picture as seen in the cold weather from the plains of Rawalpindi, Jhelam, and Gujrat. The Outer Himalaya is continued beyond the gorges of the jhelam and Kishnganga rivers in Kajnag and the hills of the Hazara district. Near the eastern extremity of the Dhauladhar section of the Outer Himalaya it sends out southwards between Kulu and Mandi a lower offshoot. This is crossed by the Babbu (9480 feet) and Dulchi passes, connecting Kulu with Kangra through Mandi. Geologically the Kulu-Mandi range appears to be continued to the east of the Bias and across the Sutlej over Hattu and the Chor to the hills near Masuri (Mussoorie), a well-known hill station in the United Provinces. Another offshoot at the western end of the Dhauladhar passes through the beautiful hill station of Dalhousie, and sinks into the low hills to the east of the Ravi, where it leaves Chamba and enters the British district of Gurdaspur.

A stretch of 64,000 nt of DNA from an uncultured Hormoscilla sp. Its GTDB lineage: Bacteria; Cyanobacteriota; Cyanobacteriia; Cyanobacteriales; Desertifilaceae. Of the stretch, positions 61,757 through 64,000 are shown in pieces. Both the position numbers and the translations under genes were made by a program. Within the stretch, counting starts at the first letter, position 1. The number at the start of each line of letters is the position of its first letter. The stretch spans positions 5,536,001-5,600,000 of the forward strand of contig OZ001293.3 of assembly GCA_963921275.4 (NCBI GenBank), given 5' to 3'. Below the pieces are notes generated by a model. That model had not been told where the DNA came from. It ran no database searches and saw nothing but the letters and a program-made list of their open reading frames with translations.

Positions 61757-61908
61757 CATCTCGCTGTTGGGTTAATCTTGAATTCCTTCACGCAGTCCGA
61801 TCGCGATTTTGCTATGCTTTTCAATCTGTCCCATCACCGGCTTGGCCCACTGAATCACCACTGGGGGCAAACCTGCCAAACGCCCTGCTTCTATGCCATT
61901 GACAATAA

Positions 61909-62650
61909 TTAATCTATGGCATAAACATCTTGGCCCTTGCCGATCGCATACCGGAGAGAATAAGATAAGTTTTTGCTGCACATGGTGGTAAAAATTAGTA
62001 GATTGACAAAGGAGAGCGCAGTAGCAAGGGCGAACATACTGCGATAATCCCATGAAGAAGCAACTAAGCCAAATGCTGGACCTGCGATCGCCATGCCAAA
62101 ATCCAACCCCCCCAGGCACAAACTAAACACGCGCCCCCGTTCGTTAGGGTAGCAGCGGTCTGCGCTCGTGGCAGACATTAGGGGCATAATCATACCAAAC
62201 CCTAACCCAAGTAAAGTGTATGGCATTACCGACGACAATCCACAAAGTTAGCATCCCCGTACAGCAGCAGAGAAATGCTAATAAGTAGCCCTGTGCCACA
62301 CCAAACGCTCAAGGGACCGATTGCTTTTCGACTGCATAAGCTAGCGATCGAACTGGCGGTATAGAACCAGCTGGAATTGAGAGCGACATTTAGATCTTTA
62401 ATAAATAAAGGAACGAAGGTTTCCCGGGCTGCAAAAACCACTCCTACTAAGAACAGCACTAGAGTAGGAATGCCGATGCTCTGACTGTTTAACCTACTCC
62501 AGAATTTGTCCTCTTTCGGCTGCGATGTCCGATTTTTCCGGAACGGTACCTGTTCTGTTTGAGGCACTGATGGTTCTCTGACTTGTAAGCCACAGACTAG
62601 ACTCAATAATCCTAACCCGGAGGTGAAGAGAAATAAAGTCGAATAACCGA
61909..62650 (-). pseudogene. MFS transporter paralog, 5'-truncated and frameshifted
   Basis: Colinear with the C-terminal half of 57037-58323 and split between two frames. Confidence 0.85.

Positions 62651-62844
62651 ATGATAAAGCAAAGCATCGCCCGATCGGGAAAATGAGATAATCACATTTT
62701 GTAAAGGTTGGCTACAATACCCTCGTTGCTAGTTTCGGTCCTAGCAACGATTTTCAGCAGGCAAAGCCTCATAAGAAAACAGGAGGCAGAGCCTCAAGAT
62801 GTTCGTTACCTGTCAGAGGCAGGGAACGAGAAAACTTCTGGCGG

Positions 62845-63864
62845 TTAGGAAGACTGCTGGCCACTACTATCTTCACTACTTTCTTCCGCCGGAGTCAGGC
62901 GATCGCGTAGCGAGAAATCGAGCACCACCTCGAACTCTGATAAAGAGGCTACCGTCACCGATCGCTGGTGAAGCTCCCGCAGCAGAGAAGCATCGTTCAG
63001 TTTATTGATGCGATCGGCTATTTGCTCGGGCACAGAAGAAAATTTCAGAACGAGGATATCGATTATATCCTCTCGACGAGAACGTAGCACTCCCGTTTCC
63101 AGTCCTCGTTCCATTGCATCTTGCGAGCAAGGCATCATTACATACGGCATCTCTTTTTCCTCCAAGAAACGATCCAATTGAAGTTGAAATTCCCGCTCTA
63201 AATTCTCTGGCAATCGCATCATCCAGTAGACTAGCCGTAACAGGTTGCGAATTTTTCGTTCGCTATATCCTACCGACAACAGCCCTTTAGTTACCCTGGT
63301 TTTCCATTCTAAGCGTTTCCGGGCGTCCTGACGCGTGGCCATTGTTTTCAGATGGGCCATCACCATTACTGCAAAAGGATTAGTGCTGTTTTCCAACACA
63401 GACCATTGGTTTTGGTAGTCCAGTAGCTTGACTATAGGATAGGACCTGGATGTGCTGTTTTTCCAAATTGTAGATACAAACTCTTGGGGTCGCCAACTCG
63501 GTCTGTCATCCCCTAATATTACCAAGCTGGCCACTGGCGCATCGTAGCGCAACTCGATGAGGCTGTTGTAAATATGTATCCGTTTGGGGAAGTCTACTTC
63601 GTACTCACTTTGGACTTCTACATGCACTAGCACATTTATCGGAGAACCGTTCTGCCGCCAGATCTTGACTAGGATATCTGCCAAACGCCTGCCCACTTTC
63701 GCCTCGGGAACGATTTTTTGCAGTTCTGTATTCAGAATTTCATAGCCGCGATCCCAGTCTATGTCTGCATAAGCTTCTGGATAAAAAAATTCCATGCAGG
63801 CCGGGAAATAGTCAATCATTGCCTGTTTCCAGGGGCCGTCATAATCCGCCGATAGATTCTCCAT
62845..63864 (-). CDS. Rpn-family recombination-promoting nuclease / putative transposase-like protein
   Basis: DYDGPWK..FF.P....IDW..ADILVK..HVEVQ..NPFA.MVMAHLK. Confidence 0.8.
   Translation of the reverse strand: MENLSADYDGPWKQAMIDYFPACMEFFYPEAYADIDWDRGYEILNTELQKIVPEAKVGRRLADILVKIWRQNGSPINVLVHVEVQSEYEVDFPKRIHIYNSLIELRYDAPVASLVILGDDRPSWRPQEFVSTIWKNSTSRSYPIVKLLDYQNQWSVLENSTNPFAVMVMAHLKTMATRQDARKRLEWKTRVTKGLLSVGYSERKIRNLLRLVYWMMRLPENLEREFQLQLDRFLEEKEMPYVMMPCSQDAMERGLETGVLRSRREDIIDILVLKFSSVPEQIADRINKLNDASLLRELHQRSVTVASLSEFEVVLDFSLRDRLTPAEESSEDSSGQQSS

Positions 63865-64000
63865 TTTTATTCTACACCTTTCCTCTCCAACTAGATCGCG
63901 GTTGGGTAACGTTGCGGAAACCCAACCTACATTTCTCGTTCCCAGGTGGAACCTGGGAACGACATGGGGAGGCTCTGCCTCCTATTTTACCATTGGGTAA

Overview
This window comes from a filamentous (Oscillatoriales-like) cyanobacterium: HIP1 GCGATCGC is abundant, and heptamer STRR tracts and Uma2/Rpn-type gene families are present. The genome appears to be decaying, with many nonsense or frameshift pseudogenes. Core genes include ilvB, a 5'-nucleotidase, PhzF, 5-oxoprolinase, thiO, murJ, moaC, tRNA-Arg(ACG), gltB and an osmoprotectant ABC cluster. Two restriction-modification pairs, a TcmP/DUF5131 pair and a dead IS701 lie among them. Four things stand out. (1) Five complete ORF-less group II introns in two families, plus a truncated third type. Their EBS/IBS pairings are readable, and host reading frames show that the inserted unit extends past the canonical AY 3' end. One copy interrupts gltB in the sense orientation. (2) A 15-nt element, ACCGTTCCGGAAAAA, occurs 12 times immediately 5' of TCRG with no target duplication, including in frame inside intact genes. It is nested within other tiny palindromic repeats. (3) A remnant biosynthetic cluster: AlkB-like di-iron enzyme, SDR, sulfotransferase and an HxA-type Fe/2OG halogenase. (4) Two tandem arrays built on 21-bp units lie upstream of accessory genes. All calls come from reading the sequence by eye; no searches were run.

River Valleys and Passes in the Himalaya.— While these principal chains can be traced from south-east to north-west over hundreds of miles it must be remembered that the Himalaya is a mountain mass from 150 to 200 miles broad, that the main axes are linked together by subsidiary cross chains dividing the head waters of great rivers, and flanked by long and lofty ridges running down at various angles to the gorges of these streams and their tributaries. The typical Himalayan river runs in a gorge with mountains dipping down pretty steeply to its sides. The lower slopes are cultivated, but the land is usually stony and uneven, and as a whole the crops are not of a high class. The open valleys of the Jhelam in Kashmir and of the Bias in Kulu are exceptions. Passes in the Himalaya are not defiles between high cliffs, but cross the crest of a ridge at a point where the chain is locally depressed, and snow melts soonest. In the Outer and Mid Himalaya the line